Colors Available Upon Request
Referring now to FIGS. 2-4, 8 and 9, it should be seen that the mesh panel shown in this embodiment includes a border member 20 which in the case of the embodiment shown in FIG. 3 includes an upper and a lower pocket member 22 which are attached to the upper and lower edges of the mesh 1 by folding over a length of the mesh on itself and stitching it along line 21. The pocket member 22 is a tubular member having an internal chamber 32 into which is received a web 30 which is somewhat free to slide therein, but is dimensioned so that it is tightly fitted within the internal chamber 32. The pocket member 22 takes the form of a hollow flat braid rope, such as disclosed in copending U.S. patent application Ser. No. 08/789,416 filed Jan. 29, 1997 and Entitled Flat Braid With Web Core, which is hereby incorporated by reference and the webbing 30 is of the type disclosed in same application as well. Thus, the mesh can be pulled tautly horizontally in the direction of the free ends of the web 30, when the web is pulled tautly itself.
It should be understood that the above types of materials are those which are disclosed by way of the preferred embodiment, but numerous substitutions may be had; such substitutions for the mesh material 1 may further be found with reference to the fine mesh material disclosed in the aforementioned copending U.S. application Ser. No. 09/012,472, entitled, Method of Using Barrier Material and System, filed Jan. 22, 1998 under EXPRESS MAIL No. EM174706093US.
Referring now to FIG. 4, it should be seen that the mesh panel shown in this embodiment is essential the same as that disclosed in FIG. 3 above, except that the border member 20 is comprised solely of a web length 30 which is serge stitched at 35 substantially along its length. It should be appreciated from the illustrations in FIGS. 3 and 4 that the rightmost edge 33 of the mesh panel 1 extending inwardly therefrom a distance of about the length L is left unattached to the web 30. While in the embodiment of FIG. 4, the mesh stitching 35 is simply stopped along length L, it should be understood that in the case of the embodiment shown in FIG. 3, the web 30 at point 33 is caused to pierce through the pocket member 22 and through the folded over sheet of mesh 1 in order to orient the web outside the panel in a side-by-side orientation with it. In this way, the distal ends of the web are allowed to be fed directly into a ratchet 36 in the manner illustrated in FIGS. 8 and 9 without interference from the corresponding length of mesh material. As illustrated in FIG. 9, each ratchet may have an integrally formed clamp 39 allowing it to be connected in a perpendicular relationship with the elongate extent of the scaffolding columns 5,5 to thereby receive the horizontally extending web 30 therein. Alternatively, as seen in FIG. 8 a strap 39 may be used to secured the ratchet to the support 5.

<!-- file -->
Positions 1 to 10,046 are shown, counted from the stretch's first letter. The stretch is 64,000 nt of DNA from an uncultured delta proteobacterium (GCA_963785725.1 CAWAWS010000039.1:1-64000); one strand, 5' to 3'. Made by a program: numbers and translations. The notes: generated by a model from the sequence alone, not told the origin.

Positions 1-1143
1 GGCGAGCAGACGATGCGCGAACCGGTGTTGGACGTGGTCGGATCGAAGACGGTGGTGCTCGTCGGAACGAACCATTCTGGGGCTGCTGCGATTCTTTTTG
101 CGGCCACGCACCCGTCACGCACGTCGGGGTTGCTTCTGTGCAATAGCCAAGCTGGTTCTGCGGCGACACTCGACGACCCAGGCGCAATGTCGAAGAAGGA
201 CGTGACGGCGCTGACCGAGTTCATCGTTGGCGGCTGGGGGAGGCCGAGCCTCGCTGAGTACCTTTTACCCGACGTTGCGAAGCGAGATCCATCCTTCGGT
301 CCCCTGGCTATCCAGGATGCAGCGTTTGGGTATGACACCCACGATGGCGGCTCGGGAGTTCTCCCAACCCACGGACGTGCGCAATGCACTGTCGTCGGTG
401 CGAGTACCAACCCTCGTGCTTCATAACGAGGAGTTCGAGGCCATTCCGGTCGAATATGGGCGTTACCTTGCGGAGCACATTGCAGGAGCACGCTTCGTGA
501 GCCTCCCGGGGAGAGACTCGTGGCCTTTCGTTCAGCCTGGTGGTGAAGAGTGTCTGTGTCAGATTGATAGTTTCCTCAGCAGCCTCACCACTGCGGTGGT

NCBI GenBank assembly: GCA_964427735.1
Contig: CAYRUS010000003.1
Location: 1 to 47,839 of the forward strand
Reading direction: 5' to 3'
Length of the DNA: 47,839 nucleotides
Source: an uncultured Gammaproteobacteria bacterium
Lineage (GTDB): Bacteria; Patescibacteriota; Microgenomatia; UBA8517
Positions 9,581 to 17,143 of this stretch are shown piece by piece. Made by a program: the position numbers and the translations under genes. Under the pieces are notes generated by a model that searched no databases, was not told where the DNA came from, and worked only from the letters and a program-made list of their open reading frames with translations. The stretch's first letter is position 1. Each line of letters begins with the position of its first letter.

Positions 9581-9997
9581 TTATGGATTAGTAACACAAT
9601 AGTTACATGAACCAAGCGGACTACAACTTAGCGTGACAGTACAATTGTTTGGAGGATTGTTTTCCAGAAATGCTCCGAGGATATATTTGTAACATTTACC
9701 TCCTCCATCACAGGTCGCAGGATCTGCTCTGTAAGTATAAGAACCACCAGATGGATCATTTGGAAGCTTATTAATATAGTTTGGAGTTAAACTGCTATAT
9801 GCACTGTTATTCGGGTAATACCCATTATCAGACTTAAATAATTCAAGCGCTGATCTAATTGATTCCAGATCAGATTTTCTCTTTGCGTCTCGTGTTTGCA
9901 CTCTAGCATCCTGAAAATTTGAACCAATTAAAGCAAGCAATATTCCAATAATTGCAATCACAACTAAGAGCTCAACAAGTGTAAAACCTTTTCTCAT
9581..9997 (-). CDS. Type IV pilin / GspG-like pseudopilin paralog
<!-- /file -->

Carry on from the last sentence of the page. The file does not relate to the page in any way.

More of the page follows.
The length L of mesh material which is left unattached to the terminal ends of the web 30 may therefore be wrapped around the scaffolding columns to render a desired on the scaffolding, and thereby maintaining a flat form of the mesh across two scaffolding members 5,5.
Referring now to FIGS. 5, 6 7, 10 and 11a-11d, it should be seen that as an alterative to using a border member which is sewn substantially along the entire length of the mesh as depicted by element 20 in FIGS. 3 and 4, the mesh panel 1' in FIGS. 5-7 employs a border 20' which is formed from a strip of webbing which is doubled back on itself at intervals, S,S to create a series of loops 50,50. The loops 50,50 are box stitched to the mesh panel material 1' at the intervals S,S such that the web material 20' which extends therebetween, e.g. along interval S,S, remains unattached to the mesh panel. In this way mesh material which is cut from a roll of stock material transversely of its length, i.e. of the borders 20', between the loops 50,50, will automatically be provided with a means for connecting the panel to a ratchet at one end and at the other end thereof to the scaffolding or concrete column, as illustrated in FIG. 6 or 7.